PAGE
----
You know Your Survival Guy is worried about Italy’s low birth rates. But just as worrying is France, which is witnessing its lowest birthrates since just after WWII. Can you imagine? Fertility rates in France have fallen to 1.8.
After Spain and Italy, it is now France’s turn to publish alarming figures on the state of its birth rate. According to the national statistics agency, INSEE, the year 2023 will be particularly “weak” for births. In the first quarter, France recorded 7% fewer births than in 2020, before the pandemic—the lowest monthly level recorded since 1994, the year in which reliable monthly statistics are available.
This rate is historically low, except for the very special period during the first phase of the pandemic. The decline is general, but unevenly spread across the country. The most significant drop is in the southern region of Occitania, which recorded a decrease of 11%. Ile-de-France is also affected. The overseas territories, on the other hand, are not affected by the collapse, and there is still an increase in births there—particularly thanks to the special case of Mayotte.
However, it would be inaccurate to read into the results for the first quarter of 2023 an unexplained break. The figures recorded by INSEE are merely the result of a downward trend that began a long time ago. The year 2022 had already marked a record low, comparable to the situation in the immediate post-war period (1946).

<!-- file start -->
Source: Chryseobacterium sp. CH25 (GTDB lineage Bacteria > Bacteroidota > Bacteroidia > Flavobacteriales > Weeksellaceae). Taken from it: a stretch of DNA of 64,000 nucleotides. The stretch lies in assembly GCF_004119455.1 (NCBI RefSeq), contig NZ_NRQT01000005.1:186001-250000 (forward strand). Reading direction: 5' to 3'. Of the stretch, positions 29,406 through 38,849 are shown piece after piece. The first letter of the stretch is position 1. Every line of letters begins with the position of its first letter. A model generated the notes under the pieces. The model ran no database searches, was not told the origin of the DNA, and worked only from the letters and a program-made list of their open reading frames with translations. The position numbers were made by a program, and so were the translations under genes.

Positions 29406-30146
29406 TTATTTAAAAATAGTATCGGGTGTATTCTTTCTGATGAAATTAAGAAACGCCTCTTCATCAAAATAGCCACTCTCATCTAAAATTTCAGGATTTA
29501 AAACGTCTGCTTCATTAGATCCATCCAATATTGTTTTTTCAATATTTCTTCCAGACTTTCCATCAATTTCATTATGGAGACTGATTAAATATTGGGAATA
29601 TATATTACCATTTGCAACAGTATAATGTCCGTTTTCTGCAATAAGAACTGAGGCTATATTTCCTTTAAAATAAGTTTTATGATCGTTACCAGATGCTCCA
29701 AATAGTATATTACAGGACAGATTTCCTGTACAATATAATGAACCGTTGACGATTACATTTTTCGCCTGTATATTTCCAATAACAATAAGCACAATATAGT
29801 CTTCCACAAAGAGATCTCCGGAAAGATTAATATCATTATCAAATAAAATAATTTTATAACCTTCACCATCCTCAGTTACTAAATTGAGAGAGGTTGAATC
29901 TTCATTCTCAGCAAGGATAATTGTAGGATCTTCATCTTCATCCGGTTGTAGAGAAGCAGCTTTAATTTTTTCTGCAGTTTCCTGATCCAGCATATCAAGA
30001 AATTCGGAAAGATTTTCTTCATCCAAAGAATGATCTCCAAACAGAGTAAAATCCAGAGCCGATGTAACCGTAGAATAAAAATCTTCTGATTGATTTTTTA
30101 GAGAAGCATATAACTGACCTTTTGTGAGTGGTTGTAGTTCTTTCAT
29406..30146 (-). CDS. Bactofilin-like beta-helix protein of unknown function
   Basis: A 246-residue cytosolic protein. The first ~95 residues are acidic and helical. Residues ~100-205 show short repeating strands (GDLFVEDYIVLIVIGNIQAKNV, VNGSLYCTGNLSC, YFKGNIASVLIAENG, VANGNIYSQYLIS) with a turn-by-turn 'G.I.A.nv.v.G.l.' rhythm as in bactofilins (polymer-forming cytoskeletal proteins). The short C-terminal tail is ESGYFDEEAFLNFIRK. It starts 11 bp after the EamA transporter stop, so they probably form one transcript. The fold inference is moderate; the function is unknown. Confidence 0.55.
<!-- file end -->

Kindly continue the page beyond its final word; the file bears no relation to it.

Only the COVID period presents a particular profile, with the effects of a halt in births (related to the confinements) followed by periods of catching up (with a birth explosion in 2021).
The decline in the birth rate is primarily a consequence of a steady decline in the fertility rate, which has shrunk since 2015. For a long time,, France was able to boast of a fertility rate close to 2 children per woman in the 2000s—the generation renewal threshold being set at 2—its fertility rate is now around 1.8.
Specialists from the INED (Institut National d’Etudes Démographiques, National Institut for Demographic Studies), interviewed by France info, refuse to sound the alarm at this stage and think that it may only be a question of alternating upward and downward phases that compensate for each other, which precludes a lasting and inescapable decline in French fertility. In any case, the overall trend highlights the problems posed by the pay-as-you-go pension system in France, which must rely on dynamic demography to finance itself.
Action Line: America has the same “pay-as-you-go” pension system that France and Italy have; it’s called Social Security. America is also facing some of the same demographic issues as Europe. The takeaway for prudent investors hoping for an enjoyable retirement is to save ’til it hurts. The pension system is not a guarantee. It’s up to you to provide for your family in retirement. When you want help making a plan, let’s talk.
Originally posted on Your Survival Guy.